18 January 2014


A Catholic friend on the Internet had advised me to avoid going through the RCIA (Rite of Christian Initiation of Adults).  Sue and I and the three of our children who intended to become Catholics were, after all, already Christians.  We were not catechumens.  In traditional Catholic practice, we were Christians who had never been in full communion with the Church - but because we were baptised, we were Christians.  We would, in fact, be received in the The Rite of Reception of Baptized Christians into the full Communion of the Catholic Church.

My friend's reasons, however, were not of this technical nature.  We were well educated in the Christian faith.  We knew the Catholic faith (or thought we did) from personal study.  We ought, my friend said, to be received privately, by discussion with a priest.

This might, after all, have been done.  I was not in favour of being received into the Church that way.

It was clear from talking with Father Jude that he expected us to go through RCIA.  I told my friend that I had spent the first twenty-odd years of my Christian life doing my own thing.  I was determined, in becoming a Catholic, to do what the Church said - even in matters such as this which were not dogmatic.  It was time for me to learn some docility.

RCIA was quite an experience.  I do think that my friend was correct when it came to the question whether RCIA would give us any information about Catholicism that we did not already have.  It did not.  The wonderful Sister Margarita (if I have her name spelt correctly) was the leader of our programme, which began, I think, in August or September, 1995.  We met Sunday evenings, and each of us had a sponsor - a member of the parish who was there to be our friend and guide.  There were two other candidates for entry into the Church - both of them wives of non-practising Catholics.  Both (eventually, in one case) entered the Church; neither, sadly, has persisted in Catholic practice to this day.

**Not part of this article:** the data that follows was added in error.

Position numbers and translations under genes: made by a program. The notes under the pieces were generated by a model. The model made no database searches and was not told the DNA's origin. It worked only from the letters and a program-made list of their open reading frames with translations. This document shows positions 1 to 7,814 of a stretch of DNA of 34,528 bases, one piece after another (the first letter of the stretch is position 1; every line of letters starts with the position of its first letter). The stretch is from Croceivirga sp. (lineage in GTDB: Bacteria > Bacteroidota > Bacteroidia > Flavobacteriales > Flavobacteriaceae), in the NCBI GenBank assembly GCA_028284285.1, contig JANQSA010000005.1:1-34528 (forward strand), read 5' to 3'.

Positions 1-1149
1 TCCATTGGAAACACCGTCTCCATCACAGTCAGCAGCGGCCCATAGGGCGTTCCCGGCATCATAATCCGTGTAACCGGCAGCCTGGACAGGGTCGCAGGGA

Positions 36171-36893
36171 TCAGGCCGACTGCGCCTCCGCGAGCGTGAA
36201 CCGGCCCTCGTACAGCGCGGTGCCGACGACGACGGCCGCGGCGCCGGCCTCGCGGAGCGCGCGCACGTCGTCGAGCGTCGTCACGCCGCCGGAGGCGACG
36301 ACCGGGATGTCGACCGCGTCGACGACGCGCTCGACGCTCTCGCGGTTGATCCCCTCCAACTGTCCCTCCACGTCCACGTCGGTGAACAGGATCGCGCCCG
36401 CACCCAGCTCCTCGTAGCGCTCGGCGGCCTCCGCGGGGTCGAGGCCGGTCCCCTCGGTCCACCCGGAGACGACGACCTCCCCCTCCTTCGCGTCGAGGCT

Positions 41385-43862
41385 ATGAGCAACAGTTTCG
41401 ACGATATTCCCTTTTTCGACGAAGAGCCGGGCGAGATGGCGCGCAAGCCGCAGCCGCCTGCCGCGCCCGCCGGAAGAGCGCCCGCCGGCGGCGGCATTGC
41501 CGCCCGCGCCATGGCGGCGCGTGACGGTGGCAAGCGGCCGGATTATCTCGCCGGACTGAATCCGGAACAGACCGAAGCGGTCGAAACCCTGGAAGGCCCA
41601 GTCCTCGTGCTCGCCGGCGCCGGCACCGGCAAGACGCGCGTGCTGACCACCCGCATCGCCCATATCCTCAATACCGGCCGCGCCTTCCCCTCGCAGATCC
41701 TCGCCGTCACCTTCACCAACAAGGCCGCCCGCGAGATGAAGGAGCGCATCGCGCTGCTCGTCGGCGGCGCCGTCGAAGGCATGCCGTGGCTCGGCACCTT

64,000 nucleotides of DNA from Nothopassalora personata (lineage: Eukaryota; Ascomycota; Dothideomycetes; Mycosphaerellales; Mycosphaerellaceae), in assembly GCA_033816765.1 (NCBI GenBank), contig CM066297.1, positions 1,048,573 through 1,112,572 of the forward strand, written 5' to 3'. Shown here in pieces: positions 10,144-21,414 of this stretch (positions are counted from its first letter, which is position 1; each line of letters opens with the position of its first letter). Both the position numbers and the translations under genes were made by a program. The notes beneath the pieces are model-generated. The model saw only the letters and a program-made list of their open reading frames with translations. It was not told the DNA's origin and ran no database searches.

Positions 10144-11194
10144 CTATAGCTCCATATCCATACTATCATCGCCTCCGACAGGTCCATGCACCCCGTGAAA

The five Jensens were, perhaps, a little bit overwhelming for the rest.  Sue and I were adults, of course.  Helen was virtually so (18).  Eddie (15) and Adele (13) were certainly not shrinking violets.  Jensens talk ... quite a lot.

We were scheduled to be received into the Church on Sunday, 24 December, 1995 - but that depended on the question whether our marriage was valid.  Our marriage was not valid if I was, in fact, still married to Edna.  The marriage tribunal in San Francisco was the court that had to decide.

On Friday 22 December the decision arrived - by Telex.  My first marriage had not been valid (on the grounds of lack of due discretion - a short way of saying I had no real idea of what I was doing).  Sue's and my marriage was valid Christian (sacramental) marriage.  (Our marriage was not yet licit - meaning that it had not been undertaken according to the law of the Church; it was made licit shortly after our reception by a marriage blessing by Father).

Saturday 23 December was a day of retreat - prayer and meditation - and, for each of us, our first general Confession.

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